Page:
A decision to demote the head of emergency medicine at one of Saskatchewan's largest hospitals saw doctors, nurses and the public rally to his defence Wednesday.
The Saskatoon Health Region removed Dr. Jon Witt from his position at Saskatoon's Royal University Hospital Tuesday, although he can continue as an emergency doctor.
Dr. Witt wrote a letter Jan. 20 to Health Minister John Nilson on behalf of his staff. It said emergency room resources were spread too thinly and patient care was suffering.
Mr. Nilson said neither he nor the government had anything to do with the decision.
Dr. Ronan Conlon, the health region's chief of medical staff, said the decision to remove Dr. Witt from his post was "not punitive." He told the hospital's medical staff a review of patient files found no validity to Dr. Witt's statements.
Dr. Witt said Dr. Conlon has substantial evidence of compromised patient care but chooses not to see it.
"I justified every line in that letter," he said.
Dr. Witt also said he was contacted within hours of his demotion by other organizations, including one that has an administrative opening.
More than 40 of Dr. Witt's supporters voiced their displeasure at his firing at a regular public meeting of the health region Wednesday. For almost an hour, nurses, paramedics and members of the public demanded to know why the region took such drastic action.
The health-care professionals said Dr. Witt's claims of compromised patient care are not unfounded.
Nurse Karen Nieman said every person in the room could point to situations where "patient care has been compromised or inadequate" because of lack of staff and space.
Another nurse, Yvonne Friesen, agreed. In an exchange with Dr. Conlon, she said she had documentation to support Dr. Witt's observations of lives being jeopardized.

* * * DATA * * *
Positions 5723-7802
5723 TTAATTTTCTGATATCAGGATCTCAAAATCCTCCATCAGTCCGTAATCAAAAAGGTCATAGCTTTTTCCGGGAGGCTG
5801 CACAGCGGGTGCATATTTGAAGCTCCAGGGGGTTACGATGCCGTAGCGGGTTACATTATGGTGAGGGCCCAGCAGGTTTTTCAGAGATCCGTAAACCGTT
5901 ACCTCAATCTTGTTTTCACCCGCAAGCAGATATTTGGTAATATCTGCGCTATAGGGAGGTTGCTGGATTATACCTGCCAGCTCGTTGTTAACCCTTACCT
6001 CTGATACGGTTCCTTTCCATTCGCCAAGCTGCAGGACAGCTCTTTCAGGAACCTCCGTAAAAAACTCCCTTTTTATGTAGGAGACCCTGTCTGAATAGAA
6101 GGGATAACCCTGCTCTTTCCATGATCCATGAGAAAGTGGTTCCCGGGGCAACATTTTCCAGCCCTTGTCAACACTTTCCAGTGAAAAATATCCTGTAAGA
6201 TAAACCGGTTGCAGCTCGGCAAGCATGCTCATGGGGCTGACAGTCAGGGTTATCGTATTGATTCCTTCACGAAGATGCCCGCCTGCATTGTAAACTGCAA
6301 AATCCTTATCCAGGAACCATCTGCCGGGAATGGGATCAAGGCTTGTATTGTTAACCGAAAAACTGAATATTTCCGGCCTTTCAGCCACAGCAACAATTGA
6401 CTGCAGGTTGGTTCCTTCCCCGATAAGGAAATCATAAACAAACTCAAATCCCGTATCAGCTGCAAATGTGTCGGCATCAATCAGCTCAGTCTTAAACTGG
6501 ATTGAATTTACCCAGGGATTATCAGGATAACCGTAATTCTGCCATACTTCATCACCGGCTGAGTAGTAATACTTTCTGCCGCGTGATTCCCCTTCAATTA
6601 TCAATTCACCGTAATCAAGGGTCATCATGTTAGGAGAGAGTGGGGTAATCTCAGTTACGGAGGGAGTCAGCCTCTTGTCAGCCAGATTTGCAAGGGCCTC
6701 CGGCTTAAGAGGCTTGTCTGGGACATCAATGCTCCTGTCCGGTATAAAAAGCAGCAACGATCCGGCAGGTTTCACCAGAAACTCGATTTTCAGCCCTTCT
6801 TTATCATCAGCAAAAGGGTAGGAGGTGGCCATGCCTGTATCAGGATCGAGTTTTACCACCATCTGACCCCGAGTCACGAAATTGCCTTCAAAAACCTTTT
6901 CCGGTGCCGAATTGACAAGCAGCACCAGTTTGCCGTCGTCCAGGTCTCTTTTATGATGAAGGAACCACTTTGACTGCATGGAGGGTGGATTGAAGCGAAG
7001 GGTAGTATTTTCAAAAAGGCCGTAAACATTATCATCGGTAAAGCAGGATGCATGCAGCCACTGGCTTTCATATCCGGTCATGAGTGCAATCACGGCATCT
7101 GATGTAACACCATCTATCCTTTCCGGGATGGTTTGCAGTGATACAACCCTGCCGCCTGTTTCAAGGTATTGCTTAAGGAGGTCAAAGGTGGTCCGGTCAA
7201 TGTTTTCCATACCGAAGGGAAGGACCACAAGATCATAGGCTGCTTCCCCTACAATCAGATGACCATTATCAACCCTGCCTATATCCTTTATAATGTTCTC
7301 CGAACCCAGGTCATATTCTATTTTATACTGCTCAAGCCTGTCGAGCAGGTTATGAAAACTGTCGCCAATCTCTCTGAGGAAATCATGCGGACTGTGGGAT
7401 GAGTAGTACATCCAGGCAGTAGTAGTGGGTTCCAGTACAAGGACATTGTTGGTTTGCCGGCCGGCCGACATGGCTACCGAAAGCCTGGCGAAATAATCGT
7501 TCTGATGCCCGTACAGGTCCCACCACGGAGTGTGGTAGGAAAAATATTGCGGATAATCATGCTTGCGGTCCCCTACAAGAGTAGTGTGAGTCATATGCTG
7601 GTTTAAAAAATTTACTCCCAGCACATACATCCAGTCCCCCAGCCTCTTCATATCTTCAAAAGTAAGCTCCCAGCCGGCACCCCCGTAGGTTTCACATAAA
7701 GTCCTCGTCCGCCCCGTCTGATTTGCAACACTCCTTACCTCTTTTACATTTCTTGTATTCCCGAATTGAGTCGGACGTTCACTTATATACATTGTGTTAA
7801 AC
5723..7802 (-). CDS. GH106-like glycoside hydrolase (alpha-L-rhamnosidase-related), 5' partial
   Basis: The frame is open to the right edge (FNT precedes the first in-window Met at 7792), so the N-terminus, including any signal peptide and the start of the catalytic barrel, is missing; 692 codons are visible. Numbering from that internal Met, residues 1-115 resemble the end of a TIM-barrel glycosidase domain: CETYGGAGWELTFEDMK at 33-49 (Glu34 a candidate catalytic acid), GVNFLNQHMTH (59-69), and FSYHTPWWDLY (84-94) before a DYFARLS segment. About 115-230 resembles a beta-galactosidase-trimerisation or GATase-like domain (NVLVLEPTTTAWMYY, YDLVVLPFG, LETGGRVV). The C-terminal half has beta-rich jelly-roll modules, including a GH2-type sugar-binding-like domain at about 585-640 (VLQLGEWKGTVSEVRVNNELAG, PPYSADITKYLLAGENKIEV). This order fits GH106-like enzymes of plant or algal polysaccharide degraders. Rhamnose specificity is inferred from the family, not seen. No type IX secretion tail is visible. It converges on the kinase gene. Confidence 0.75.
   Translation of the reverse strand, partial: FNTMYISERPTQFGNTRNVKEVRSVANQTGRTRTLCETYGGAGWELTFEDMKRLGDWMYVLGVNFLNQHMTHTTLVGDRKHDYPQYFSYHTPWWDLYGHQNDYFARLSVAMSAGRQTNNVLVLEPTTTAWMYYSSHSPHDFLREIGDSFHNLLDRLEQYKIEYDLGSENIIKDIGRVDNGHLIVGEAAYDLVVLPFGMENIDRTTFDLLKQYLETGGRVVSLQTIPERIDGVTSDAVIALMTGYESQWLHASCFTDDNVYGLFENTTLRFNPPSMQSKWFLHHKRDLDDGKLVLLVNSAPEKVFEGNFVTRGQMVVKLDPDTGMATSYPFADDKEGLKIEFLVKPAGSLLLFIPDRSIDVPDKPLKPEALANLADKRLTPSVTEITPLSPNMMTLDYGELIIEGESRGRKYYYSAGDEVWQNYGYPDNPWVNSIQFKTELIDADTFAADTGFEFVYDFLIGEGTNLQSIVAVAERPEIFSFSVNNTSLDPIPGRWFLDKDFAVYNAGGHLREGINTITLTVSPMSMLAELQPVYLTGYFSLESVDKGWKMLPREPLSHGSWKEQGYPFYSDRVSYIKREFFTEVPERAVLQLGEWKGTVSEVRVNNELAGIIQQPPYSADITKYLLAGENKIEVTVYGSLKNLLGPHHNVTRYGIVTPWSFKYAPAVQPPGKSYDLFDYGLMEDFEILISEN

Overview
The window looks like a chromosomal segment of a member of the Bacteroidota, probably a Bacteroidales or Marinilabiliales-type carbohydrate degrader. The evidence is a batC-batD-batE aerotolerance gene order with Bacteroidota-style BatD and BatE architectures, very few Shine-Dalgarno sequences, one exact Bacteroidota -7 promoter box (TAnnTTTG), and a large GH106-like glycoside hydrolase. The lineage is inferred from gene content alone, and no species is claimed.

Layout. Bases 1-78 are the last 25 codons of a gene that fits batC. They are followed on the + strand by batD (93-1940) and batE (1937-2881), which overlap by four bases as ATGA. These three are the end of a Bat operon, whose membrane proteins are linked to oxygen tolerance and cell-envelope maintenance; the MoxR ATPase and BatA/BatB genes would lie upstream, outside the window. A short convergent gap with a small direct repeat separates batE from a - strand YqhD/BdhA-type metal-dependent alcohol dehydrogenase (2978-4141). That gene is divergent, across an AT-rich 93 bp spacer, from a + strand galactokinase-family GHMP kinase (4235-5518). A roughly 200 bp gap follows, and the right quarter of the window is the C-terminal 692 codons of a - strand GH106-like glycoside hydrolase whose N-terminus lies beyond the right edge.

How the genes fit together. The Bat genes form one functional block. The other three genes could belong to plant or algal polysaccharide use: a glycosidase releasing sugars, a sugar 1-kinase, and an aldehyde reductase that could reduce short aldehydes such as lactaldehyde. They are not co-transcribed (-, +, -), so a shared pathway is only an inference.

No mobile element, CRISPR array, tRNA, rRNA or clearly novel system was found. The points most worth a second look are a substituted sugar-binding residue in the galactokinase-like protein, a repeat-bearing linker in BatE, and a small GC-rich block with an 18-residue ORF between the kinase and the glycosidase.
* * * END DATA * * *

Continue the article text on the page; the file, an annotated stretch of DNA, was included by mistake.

"I guess that's a matter of debate or disagreement," said Dr. Conlon, who asked why Dr. Witt wouldn't provide names of people who have suffered.
"That's confidentiality," countered Ms. Friesen.
She told the meeting reports had been submitted through the proper nursing channels within the health region.
Dr. Conlon was adamant the region is not "trying to muzzle" Dr. Witt and that physicians are free to say what they like, but he added certain "administrative expectations" were not being met by Dr. Witt.
Documents obtained by the Saskatoon StarPhoenix show Dr. Witt was alerting senior administrators of unsafe conditions as early as January 2003 - a full year before writing to the minister of health.
Also on Wednesday, the hospital's emergency room doctors revealed they haven't received a pay cheque for more than six weeks as they wait for the health region to finalize the wording of a new contract.
"We haven't received a cent since our last cheque in the early part of February," said Dr. Randy McCuaig. "We're leaving messages [with health region administrators]
"We're trying to contact them and say, 'Hey, we're kind of running out of money here. We've got mortgages and car payments and other bills to pay.' "
The doctors were wondering if the delay is related to the region's deficit, which could be as high as $12-million by the end of March.
The doctors reached an agreement with the health region in January for more money to hire four additional emergency physicians.
Jim Fergusson, chief executive for the health region, said he just learned Wednesday doctors hadn't been getting paid.
He said they should expect pay cheques in the next day or two. He also said the delay had to do with the wording of the new contract and said doctors were warned it might be six to eight weeks for the contract to be finalized.